“It’s funny to look back and see how much you’ve grown, even over the course of one short year. The things you thought were impossible and you would never survive, somehow you did.”
When I think of those words, I think about how the month of May is full of graduations, Mother’s Day celebrations, engagements and baby showers, and it is also a month for me to celebrate the fact that I also graduated college one year ago.
I remember starting that final semester at SIU feeling a mix of emotions, mostly nervous because I didn’t know what the hell I had in store after I crossed the stage on May 13th of last year. I wrote a LOT about my feelings toward senior year, starting with some affirmations, on to encouraging words for me and my fellow classmates, to feeling as if I was a complete failure for not knowing exactly what my next move was, even though only a couple weeks had passed since I crossed the stage.
Needless to say, I was a mess.
I couldn’t understand how or why I was feeling so many emotions at once and it drove me crazy!
So one day I remember being outside a bar venting to someone about how stagnant and frustrated I was still being “stuck” in Carbondale and the next day I packed a few things and moved back to Chicago.
I don’t regret anything but I do NOT advise leaving your college town BEFORE your lease is up. Unless you have a job or internship. I had neither and while I am GRATEFUL that I had some friends who allowed me in their space last year, bouncing from house to house is not cute. I know now that waiting until August to leave wouldn’t have killed me.
However, a mixture of being impulsive as fuck + broke as fuck had me feeling like I just HAD to move. In reality, all I really needed to do was just relax.
Relax because I worked hard as fuck to get my degree.
Relax because not doing so brought more anxiety.
Relax because I simply deserved to.
Something I noticed is that most of us college grads have a hard time reveling in our moments often. All summer I searched for the why behind that feeling and realized that it is because we are so used to the routine of constantly doing SOMETHING. The idea of doing nothing or simply having nothing to do scares us. So in reality, I was SCARED this time last year. My impulsiveness mixed with my fear wouldn’t allow me to relax and I just had to figure out what was next for me.
When I popped back into Chicago, the irony is that I immediately felt out of place here as well. Being gone for 5 years and not coming home longer than two weeks in a summer will do it to you. I felt even crazier that while I felt “stagnant” in Carbondale I felt so lost in Chicago. I began to wonder would I ever truly feel satisfied? That question was on my mind a lot for the past year.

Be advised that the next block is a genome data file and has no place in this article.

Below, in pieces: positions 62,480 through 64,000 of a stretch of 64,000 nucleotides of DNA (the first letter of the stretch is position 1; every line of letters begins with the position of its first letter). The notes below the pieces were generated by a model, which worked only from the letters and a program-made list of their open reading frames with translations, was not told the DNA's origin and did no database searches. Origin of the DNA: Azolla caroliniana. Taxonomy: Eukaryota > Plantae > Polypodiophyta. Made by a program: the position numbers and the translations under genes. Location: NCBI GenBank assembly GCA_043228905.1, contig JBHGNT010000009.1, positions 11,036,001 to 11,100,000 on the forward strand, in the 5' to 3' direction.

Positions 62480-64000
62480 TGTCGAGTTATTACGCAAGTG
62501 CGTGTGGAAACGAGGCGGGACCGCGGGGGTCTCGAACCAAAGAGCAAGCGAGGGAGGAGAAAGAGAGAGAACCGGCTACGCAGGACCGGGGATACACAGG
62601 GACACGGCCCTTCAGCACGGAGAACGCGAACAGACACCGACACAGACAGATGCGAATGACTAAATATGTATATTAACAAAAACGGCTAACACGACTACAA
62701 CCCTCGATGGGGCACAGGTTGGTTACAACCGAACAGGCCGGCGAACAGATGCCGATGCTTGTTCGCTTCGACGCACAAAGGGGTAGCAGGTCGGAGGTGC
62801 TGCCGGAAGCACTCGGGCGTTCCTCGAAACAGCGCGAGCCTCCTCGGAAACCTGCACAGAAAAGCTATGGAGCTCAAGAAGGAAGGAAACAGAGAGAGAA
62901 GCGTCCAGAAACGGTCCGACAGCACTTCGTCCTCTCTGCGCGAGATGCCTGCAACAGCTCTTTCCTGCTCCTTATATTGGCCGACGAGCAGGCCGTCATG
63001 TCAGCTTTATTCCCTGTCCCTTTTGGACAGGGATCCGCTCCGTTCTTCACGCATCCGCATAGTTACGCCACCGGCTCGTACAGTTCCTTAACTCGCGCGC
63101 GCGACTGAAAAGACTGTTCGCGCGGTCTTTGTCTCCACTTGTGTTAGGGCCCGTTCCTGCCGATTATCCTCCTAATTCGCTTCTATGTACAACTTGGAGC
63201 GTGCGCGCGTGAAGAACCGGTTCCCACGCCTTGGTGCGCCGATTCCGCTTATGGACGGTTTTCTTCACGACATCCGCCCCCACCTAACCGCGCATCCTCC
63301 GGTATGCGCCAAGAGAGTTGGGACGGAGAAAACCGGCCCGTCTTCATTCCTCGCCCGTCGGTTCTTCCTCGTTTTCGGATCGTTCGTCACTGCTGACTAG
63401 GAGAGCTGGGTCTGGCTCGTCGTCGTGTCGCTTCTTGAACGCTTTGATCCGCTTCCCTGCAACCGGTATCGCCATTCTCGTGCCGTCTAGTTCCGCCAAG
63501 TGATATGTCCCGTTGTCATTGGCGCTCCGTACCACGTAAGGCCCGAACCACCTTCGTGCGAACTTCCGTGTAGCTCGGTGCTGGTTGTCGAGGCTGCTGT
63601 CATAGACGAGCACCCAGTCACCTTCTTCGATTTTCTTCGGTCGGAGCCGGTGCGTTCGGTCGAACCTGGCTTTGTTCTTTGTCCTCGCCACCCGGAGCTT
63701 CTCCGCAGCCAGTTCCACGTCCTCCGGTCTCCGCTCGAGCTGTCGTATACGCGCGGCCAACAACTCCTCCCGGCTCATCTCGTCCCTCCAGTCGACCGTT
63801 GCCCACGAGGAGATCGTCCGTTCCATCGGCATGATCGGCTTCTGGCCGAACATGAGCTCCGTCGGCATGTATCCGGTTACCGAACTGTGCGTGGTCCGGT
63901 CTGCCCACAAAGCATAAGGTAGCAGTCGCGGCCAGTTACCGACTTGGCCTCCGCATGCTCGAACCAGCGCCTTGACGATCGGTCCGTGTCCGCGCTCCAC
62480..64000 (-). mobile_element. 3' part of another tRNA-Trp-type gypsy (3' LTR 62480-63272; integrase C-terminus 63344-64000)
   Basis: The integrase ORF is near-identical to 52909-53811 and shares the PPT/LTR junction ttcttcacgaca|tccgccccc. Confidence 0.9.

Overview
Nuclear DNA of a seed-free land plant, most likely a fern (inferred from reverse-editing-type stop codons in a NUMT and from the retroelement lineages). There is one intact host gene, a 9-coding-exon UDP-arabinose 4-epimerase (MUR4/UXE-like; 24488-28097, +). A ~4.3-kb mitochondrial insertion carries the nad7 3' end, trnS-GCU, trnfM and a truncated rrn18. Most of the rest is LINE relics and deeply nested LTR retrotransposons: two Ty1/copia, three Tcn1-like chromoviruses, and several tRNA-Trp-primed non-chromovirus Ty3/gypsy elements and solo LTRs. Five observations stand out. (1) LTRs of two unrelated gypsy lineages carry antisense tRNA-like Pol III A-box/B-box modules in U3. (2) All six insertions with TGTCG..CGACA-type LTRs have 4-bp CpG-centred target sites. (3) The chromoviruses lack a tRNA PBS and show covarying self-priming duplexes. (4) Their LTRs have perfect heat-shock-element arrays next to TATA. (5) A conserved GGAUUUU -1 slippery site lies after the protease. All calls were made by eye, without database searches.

As I searched for an answer, I had to find a job because unlike Carbondale, Chicago living is NOT cheap. Everything costs from getting around to buying groceries and I hated depending on others for anything. I utilized my network and found a couple jobs through this program that didn’t have shit to do with what I got my degree in, but hey it was something. Desperation will do that to you, but even in the midst of being underpaid, those jobs helped me learn a lot about flexibility. Flexibility was a skill that I needed for my current job and it honestly made me learn patience. I was always a gal that liked to do things on her own time in her own way. I haven’t completely grown out of the habit BUT I’ve definitely gotten used to being flexible.
The summer really got rough around mid-July. My peace was constantly disrupted due to a number of circumstances and I just felt so lost. Of course, I had happy moments here and there but the bad outweighed the good to me. I’ve always been a person who tried to find small pieces of happiness and hold on to them, but last year I just couldn’t. There were many times I felt like literally dying and I foolishly didn’t reach out to get some help on that. Sometimes, when we are going through it we feel that it is best to just deal with things alone, instead of giving people the chance to be there for us.
Over the past year, I’ve learned that attitude certainly determines the outcome of things. We may not be able to control WHAT happens to us but we can control HOW we REACT to those things. I knew that in order for me to feel sane again, I needed to change my mindset.
While most people summers appeared to be lit and carefree as fuck, I was simply on a quest to try and get my shit together. I needed to step outside my comfort zone. I needed a change of scenery. I needed something positive to redirect my energy. I interviewed for a job that still doesn’t fit my degree but it’s one of my interests: working with children. Got the job and started training for that in August.